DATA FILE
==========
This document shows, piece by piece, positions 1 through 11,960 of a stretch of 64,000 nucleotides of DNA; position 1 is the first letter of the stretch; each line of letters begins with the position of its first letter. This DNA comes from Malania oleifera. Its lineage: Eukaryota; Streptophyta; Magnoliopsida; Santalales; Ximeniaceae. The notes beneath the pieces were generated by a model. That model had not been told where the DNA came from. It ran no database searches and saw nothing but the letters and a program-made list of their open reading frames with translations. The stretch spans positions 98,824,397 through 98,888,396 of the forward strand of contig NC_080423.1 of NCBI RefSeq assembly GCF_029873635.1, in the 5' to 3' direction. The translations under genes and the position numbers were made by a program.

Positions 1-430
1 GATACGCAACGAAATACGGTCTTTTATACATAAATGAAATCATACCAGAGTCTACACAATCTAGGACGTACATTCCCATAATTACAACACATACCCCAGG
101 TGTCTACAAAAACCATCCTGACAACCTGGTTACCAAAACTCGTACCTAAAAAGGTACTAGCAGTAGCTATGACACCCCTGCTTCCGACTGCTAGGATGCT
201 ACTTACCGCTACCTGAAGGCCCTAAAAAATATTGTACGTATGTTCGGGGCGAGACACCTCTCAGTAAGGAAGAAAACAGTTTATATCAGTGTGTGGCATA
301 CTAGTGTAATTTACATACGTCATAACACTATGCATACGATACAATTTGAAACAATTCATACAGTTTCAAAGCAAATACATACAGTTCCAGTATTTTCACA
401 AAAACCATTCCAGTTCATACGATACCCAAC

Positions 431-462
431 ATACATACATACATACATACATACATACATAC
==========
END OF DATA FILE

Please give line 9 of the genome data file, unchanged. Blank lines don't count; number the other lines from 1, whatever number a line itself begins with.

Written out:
431 ATACATACATACATACATACATACATACATAC